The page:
At this point, nobody needs to be told about the strong and historic gun culture of Texas. Year after year, it laps the field in total (and even per-capita) requests to purchase handguns, shotguns, and rifles, and its 8,500 licensed dealers are the most in the nation. The state was recently ranked the fifteenth-best for gun owners by Guns & Ammo, thanks in no small part to its lax concealed carry provisions. But new legislation scheduled to take effect next year will extend to gun owners a new privilege. While open carry of shotguns and rifles has always been legal in Texas, beginning in 2016, Texans will be allowed to openly carry their handguns in public, either in hip or shoulder holsters.

The law, signed at a shooting range this spring by Governor Greg Abbott, actually represents only a slight expansion of existing gun rights. It will be enacted, in fact, 20 years to the day after the state first repealed its 125-year ban on concealed firearms. That change in statute, one of the first undertaken by the legislature under then-Governor George W. Bush, impelled authorities to issue concealed handgun licenses (CHLs) to any applicant who met specific criteria of age, mental health, and legal status. Though state residents are now able to stride around town Wyatt Earp-style, they’ve been allowed for two decades to carry hidden guns, a la John Dillinger.

While the existing concealed carry law opened some new liberties for owners wishing to bring their guns into the public sphere, it also provided some assurances to those who wanted to bar them from their private enterprises. Since the mid-’90s, Texas businesses have been permitted to post notices designating their property free from concealed weapons. Those warnings are ironically (or incredibly) dubbed “30.06 signs” after their corresponding language in Texas penal code.

With the implementation of the open carry law, business (like Chipotle and Whataburger) will be able to simply place “30.07” signs in their windows. The new signs are similar to their 30.06 predecessors, but apply to openly-carried weapons instead of concealed ones. And they are already causing some of the same headaches as the existing system of signage, which rankles property owners and gun owners alike.

That’s because the signs are subject to bizarrely strict stipulations on their appearance. While Texas took deliberate steps to streamline the issuance of open-carry licenses — such as automatically converting CHLs to open-carry permits and waiving the need for additional training — it has taken a fastidious position on the font size and color of 30.06 signs. Business owners can’t simply mount a slashed-pistol “gunbusters” emblem behind the counter and expect visitors to comply. (According to the Denton County Sports Association, the 30.06 signage was designed with this in mind, after CHL holders feared not noticing home-brew signage and the resulting criminal charges.) The signs must exhibit a uniform, thirty-eight-word message, both in English and Spanish. The text of that message must stand an inch high, and has to be presented in contrasting colors. Moreover, one notice can’t simultaneously prohibit open and concealed weapons. Proprietors, many of whom have lost business by posting one sign, must display both 30.06 and 30.07 versions.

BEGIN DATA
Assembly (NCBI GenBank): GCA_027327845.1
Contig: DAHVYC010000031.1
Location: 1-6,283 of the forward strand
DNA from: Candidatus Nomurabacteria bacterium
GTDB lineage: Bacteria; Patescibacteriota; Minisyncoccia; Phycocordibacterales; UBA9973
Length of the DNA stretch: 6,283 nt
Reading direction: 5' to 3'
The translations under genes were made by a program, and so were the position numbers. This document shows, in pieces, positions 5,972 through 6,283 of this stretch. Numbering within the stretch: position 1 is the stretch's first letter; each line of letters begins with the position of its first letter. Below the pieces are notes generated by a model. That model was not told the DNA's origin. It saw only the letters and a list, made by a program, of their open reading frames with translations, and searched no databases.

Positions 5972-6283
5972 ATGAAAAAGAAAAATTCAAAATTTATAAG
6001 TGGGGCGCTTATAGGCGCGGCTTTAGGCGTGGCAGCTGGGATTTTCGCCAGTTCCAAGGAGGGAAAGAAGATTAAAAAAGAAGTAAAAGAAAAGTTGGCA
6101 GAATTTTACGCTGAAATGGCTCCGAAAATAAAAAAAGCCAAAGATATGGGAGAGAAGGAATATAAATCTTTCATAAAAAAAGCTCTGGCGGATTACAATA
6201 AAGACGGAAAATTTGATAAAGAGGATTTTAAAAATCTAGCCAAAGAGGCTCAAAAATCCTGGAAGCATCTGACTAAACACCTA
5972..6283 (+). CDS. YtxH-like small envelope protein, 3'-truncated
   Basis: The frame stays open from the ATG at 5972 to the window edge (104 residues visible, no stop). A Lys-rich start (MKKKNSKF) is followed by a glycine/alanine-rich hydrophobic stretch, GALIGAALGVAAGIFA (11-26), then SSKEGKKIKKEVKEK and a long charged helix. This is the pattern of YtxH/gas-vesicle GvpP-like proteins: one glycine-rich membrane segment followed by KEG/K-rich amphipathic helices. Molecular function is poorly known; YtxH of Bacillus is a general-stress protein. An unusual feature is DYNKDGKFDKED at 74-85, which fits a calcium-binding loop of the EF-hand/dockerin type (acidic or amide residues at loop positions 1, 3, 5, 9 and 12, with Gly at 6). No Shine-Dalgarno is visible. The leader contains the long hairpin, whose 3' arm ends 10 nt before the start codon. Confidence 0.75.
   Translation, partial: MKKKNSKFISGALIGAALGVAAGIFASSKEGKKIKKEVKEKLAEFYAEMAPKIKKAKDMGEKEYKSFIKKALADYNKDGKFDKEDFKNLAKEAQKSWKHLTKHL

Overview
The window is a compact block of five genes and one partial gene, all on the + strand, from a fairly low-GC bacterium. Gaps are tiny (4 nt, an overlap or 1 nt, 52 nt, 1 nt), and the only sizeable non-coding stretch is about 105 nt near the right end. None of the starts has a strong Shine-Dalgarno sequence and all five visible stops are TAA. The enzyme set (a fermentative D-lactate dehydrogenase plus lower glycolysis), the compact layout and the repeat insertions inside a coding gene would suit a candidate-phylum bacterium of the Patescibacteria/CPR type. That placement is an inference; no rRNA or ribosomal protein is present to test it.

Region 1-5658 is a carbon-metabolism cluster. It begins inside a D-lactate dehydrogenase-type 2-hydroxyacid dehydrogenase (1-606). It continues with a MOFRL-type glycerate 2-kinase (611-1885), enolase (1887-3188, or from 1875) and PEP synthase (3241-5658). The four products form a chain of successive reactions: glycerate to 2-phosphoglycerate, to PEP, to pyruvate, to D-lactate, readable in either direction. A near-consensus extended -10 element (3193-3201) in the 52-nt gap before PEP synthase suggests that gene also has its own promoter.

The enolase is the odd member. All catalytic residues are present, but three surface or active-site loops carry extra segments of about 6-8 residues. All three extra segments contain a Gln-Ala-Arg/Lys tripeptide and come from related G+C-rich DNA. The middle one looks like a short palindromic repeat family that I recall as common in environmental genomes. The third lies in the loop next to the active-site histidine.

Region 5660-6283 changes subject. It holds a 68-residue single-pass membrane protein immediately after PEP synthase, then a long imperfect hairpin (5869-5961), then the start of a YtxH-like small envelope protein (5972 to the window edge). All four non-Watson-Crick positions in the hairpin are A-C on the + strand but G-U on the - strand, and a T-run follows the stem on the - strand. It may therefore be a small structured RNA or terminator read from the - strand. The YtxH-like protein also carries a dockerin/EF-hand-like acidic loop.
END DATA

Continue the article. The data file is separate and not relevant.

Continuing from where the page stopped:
These rules may not seem particularly onerous, but Texas gun rights activists have adopted a novel and rigorous campaign of signage enforcement. The website maintains an index to name and shame hundreds of establishments across the state that hang nonconforming placards. Intermittently cranky in tone, its users tirelessly decry large chains like Chuck E. Cheese’s and recommend nearby alternatives to offending credit unions and bowling alleys. A San Antonio movie theater is chided succinctly: “letters are not 1inch in height. Visit the Silverado in Helotes instead.” Bringing font size up to code is no guarantee of reprieve — the website encourages boycotts of businesses with copacetic 30.06 signs, too.

The legacy of Texas’s open-carry initiative won’t be defined by such aesthetic skirmishing, of course. Five years after Bush overturned the state’s concealed weapon ban, observers were tallying the hundreds of felons and psychologically disturbed people who had inadvertently been granted licenses, not the video rental clerks reluctantly enforcing a storewide anti-gun policy. But the roadblocks that the state’s legislators and citizens have thrown up in front of private businesses trying to set their own safety standards — especially when compared to the ease with which enthusiasts can acquire and display their guns — is a sign all its own.